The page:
Picture 4

 

This happened a looooong time ago, but it’s a story I keep rattling around in my head, especially on these post-Ferguson nights.

“Hold on one sec,” he said. Tall African-American man, I’d say thirty, six feet something with a baseball hat (curved bill tonight, not flat) and a wardrobe fitted for a mythical man three times his size: black hoodie halfway zipped, glistening basketball shoes with the wide flat laces, and stone-washed black jeans, the expensive kind, with white accent threads and fabric piled around the sagging bottoms, folds of cloth accumulating around his shoes like Michelangelo’s Pietà, or Alexandros of Antioch’s Venus de Milo.

“Aw, sure,” I said. We were driving something down Third Avenue, either a 3/4 or a 1/14.
“I know I got it.”
“Oh, it’s cool.”
He kept fumbling around, searching for his transfer.

What would a fellow of his look be up to on a night like this? Ten PM on a weeknight. Sometimes it’s polite to not ask. I don’t ask specifics of the guys I know are dealers, for example. We talk about things like weather. I really ought not to assume though–haven’t seen this fellow before–so I decided to venture.

“How’s your night goin’?”
“Iss been good. I just dropped off my son. We went and checked out the ferris wheel.”
“Oh, cool! Did he have a good time, your son?”
“Yeah, somebody said it was only three times they go around but we got a good three, four times. It was dope.”
“Perfect. And it’s a nice clear night, good for that,”
“Yeah.”
“Awesome. I haven’t been on it.”
“It’s good, yeah.”
“What time they stop runnin’ that thing?”
“I think it closes at ten… man, I know I had one. Truly.” He was still searching his pockets.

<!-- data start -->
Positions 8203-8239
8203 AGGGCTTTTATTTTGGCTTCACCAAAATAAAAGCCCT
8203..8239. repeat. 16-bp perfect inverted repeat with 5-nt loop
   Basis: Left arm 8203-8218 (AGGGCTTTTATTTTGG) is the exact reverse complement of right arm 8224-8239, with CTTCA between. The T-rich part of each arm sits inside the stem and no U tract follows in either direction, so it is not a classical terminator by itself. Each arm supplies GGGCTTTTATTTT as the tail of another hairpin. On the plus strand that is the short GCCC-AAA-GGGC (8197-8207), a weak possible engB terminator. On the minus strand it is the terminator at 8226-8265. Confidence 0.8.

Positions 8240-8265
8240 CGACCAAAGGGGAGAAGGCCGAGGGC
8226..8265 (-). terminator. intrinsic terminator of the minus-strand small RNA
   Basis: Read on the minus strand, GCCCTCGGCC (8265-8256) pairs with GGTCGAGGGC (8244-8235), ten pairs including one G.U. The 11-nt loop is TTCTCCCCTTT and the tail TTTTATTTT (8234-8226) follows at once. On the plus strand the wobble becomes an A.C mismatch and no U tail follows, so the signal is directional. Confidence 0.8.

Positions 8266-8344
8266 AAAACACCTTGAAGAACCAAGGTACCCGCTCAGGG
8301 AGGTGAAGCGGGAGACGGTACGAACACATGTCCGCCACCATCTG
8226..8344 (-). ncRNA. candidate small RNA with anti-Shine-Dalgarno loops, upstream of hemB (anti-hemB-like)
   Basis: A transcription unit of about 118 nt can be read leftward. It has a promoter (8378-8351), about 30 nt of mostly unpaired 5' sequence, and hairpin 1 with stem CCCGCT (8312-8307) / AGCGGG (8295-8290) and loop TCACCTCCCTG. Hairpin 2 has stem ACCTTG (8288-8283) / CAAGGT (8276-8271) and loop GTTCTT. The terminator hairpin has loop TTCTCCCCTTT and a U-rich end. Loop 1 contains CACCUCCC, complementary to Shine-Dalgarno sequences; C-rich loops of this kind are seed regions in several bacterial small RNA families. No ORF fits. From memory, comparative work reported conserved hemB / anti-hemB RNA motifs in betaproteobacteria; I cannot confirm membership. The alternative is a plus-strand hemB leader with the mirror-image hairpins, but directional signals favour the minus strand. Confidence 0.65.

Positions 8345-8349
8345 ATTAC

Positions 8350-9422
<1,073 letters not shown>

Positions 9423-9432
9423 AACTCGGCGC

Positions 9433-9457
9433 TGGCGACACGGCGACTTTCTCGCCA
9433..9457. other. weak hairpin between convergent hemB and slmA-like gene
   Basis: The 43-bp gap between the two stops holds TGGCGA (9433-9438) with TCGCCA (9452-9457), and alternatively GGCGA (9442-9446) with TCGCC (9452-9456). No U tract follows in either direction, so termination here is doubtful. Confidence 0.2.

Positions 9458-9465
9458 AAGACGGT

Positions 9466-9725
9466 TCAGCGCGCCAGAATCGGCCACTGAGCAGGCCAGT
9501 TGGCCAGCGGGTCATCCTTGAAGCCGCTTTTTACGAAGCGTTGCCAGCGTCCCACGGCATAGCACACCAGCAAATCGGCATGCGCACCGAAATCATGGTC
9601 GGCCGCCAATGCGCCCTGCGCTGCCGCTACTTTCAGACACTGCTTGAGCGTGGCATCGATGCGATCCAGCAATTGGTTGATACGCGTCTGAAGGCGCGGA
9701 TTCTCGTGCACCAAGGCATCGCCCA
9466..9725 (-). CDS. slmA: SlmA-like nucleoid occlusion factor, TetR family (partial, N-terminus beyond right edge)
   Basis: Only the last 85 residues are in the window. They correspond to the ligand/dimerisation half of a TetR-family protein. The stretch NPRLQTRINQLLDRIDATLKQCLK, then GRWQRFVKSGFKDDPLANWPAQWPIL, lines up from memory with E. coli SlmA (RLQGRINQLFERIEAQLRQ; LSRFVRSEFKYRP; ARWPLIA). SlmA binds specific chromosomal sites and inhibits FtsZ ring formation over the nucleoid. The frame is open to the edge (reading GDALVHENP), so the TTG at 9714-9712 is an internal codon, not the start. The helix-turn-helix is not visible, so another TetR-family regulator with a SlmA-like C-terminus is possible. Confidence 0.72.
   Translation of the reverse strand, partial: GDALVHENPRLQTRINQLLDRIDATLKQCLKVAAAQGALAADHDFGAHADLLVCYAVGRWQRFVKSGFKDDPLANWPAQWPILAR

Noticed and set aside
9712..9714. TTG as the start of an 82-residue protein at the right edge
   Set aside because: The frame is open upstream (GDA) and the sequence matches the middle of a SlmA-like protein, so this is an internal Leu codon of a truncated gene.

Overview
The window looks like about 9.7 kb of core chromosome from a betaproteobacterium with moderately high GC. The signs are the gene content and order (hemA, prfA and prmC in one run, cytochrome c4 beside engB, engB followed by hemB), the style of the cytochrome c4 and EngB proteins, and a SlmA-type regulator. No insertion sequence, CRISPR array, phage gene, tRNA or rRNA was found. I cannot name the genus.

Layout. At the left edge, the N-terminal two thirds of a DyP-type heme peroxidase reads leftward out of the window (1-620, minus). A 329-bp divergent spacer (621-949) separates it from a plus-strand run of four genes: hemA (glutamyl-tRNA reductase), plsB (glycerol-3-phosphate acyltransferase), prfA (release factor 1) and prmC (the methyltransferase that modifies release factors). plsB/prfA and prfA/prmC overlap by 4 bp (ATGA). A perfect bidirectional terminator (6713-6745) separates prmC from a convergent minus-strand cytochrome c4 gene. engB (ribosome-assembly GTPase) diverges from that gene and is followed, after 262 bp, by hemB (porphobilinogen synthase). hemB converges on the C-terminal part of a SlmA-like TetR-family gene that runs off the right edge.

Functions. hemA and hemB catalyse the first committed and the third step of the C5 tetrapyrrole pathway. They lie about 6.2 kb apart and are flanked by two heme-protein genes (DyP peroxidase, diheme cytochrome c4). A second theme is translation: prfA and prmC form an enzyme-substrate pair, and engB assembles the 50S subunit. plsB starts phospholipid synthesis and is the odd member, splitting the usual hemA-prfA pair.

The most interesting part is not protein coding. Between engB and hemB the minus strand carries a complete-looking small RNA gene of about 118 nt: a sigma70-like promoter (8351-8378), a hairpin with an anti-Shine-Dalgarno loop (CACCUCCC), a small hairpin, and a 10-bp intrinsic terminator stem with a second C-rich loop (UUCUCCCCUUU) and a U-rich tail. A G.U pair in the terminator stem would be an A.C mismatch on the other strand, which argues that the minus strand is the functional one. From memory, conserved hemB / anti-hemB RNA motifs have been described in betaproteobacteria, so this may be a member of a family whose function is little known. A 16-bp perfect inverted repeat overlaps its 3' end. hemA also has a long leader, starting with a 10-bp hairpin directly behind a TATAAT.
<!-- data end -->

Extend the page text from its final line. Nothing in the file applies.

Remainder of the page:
“It’s all cool. D’you need another one for later tonight?”
Heartfelt: “truly.”
“Here’s the goods.”
“Thank you man, I appreciate it.”
“Dude, thanks for lookin’ for it! I appreciate you!”
“Man, I had it.”
“It’s all good. I trust you.”

Sometimes people just pretend to look for transfers. He really did have one. Finally he showed it to me, excited to prove his honesty. “See?”
“You’re awesome! Thank you!”
“Yeah, I just met a new lady,” I continued. His eyebrows went up in a half-smile as I went on–“so I been thinkin’ about places to take her. That sounds like a good one.”
“Definitely. I been lookin’ for stuff to do too.”
“Oh, nice!”
“Yeah, my lady, she thinkin’ about other things, but I’m gonna bring it back. Gonna get it this time.”
“Bring back some a that old magic.”
His eyes twinkled in the darkness. “Yeah.”
“That’s beautiful thing,” I said. The effort.

His concerns were about the same as mine. I shouldn’t have been surprised.

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Nathan Vass is an artist, filmmaker, photographer, and author by day, and a Metro bus driver by night, where his community-building work has been showcased on TED, NPR, The Seattle Times, KING 5 and landed him a spot on Seattle Magazine’s 2018 list of the 35 Most Influential People in Seattle. He has shown in over forty photography shows is also the director of nine films, six of which have shown at festivals, and one of which premiered at Henry Art Gallery. His book, The Lines That Make Us, is a Seattle bestseller and 2019 WA State Book Awards finalist.